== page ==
To Irawat, identity politics is essentially exclusionary, while left politics is essentially inclusive
By- Dr. Chinglen Maisnam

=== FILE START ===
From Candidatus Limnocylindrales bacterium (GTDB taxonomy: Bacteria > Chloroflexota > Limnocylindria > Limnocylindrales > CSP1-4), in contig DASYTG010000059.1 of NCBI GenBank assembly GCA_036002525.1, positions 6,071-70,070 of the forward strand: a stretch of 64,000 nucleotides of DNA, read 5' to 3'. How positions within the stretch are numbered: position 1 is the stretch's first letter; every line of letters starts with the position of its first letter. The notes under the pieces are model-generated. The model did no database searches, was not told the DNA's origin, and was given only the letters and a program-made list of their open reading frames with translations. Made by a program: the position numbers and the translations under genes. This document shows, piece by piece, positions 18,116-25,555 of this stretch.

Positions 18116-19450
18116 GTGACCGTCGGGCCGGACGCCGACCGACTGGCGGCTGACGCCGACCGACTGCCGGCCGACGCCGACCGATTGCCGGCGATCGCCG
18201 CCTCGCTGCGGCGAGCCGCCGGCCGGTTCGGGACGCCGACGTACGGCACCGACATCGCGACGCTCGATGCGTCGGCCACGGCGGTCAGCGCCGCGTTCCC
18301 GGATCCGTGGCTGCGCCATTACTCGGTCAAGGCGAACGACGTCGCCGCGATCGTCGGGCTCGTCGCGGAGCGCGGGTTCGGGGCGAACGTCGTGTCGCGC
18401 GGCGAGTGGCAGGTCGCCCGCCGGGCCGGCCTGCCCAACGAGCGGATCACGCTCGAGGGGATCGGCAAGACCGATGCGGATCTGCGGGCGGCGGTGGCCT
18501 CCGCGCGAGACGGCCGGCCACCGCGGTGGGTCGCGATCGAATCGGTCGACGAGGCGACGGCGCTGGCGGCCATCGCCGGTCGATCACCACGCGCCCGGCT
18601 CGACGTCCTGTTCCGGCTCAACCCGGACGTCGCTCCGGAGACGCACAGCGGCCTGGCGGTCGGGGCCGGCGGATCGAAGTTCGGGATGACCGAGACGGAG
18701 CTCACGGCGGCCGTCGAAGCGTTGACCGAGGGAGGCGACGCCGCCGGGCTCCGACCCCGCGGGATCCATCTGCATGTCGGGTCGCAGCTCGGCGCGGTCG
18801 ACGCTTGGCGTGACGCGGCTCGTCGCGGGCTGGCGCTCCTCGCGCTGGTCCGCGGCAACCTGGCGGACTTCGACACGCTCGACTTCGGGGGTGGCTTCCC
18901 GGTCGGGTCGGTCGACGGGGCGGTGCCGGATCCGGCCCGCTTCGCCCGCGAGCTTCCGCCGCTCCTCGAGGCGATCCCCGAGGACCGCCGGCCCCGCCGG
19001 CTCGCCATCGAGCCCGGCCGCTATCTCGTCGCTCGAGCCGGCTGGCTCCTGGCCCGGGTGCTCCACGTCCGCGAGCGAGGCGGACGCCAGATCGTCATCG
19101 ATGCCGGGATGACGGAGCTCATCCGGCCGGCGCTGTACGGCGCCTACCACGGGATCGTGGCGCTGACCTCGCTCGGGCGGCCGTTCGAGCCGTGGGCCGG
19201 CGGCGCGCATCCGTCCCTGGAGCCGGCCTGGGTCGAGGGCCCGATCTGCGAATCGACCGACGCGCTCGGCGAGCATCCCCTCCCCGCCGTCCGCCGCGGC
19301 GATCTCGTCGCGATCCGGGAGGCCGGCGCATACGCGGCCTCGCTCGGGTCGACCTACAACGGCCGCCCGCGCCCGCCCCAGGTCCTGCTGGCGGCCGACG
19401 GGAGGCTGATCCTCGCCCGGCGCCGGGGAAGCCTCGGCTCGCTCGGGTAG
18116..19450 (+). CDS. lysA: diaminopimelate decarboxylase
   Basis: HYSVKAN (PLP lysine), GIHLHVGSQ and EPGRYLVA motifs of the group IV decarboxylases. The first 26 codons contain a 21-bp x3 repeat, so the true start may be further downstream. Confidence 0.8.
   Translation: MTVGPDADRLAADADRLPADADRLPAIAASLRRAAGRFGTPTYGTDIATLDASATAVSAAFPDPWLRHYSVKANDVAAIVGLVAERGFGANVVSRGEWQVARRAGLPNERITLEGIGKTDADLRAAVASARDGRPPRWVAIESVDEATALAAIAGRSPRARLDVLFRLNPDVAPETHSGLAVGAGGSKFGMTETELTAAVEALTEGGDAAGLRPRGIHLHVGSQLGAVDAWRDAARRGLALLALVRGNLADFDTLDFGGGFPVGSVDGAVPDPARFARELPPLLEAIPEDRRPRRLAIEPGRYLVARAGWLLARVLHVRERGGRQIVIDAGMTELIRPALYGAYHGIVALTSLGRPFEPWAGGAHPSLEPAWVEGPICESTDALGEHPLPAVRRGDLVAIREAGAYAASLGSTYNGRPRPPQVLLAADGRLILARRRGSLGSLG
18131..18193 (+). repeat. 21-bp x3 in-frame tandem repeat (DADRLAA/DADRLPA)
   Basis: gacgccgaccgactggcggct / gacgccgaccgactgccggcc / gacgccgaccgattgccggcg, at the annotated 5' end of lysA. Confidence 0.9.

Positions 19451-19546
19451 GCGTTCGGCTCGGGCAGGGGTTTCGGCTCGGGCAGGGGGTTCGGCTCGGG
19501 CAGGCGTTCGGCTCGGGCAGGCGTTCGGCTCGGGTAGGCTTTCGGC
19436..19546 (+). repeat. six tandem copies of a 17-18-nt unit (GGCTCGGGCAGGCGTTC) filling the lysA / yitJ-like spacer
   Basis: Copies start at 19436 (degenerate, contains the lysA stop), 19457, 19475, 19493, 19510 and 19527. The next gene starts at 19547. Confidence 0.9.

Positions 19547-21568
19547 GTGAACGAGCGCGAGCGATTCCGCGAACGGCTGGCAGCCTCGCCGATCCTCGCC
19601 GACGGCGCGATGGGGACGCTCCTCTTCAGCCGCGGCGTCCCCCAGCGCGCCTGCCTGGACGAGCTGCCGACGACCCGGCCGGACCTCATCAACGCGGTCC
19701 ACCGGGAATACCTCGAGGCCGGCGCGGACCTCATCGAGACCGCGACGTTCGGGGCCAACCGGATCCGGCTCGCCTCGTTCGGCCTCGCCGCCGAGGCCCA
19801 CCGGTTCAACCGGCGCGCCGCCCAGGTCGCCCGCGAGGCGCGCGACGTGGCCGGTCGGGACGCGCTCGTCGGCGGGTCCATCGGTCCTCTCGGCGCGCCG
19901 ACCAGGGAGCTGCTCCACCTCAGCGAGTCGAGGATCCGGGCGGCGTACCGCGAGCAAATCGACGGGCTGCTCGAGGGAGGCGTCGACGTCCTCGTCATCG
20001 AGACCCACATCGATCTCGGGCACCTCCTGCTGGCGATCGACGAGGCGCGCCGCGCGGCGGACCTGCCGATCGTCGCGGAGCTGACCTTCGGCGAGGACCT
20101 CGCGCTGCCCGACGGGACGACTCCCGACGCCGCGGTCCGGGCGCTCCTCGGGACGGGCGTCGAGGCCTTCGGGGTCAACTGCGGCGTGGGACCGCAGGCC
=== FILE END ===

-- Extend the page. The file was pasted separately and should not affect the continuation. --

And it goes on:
Identity politics has become an important feature of politics across the world. Post-modernism, as well all know, advocates replacing glass (struggle) with identity politics. Such politics involves people getting together on the basis of a common identity, whether race, ethnicity case or religion, to put forth their demands or assert their rights. Identity politics rejects any politics based on a common goal of emancipation. Theorists of identity politics say oppression can be understood and experienced only by people of that identity. So others are excluded from the fight against that oppression. The advent of an aggressive finance-driven globalised market and the weakening of socialism set the background for the rise of identity politics. Globalised finance capital encourages identity politics as they find it convenient to deal with people fragmented on the basis of multiple identities. Such movements make it easier for the capitalist forces to penetrate into the market and take control. Fragmentation of identity is harnessed by the market. Quite a large number of political society, non-government organizations and voluntary organizations that work among the so-called indigenous tribals, castes, women and ethnic minority groups are pursuing the agenda of identity politics. Some of them are founded by organizations in the West, when political mobilization is based on identities of ethnicity, religion and community, it negates the concept of a working class, which is considered to by only one fragment of identity. “In general, it depoliticises the people”. In may be observed that the Communist Movement/Left Movement in Manipur which emerged out of a situation that developed in close connection with the anti-imperialist, anti-feudal and democratic struggles of the people is now encountering the challenge of “identity politics” of the most ferocious kind. The present paper is an attempt to explore this issue.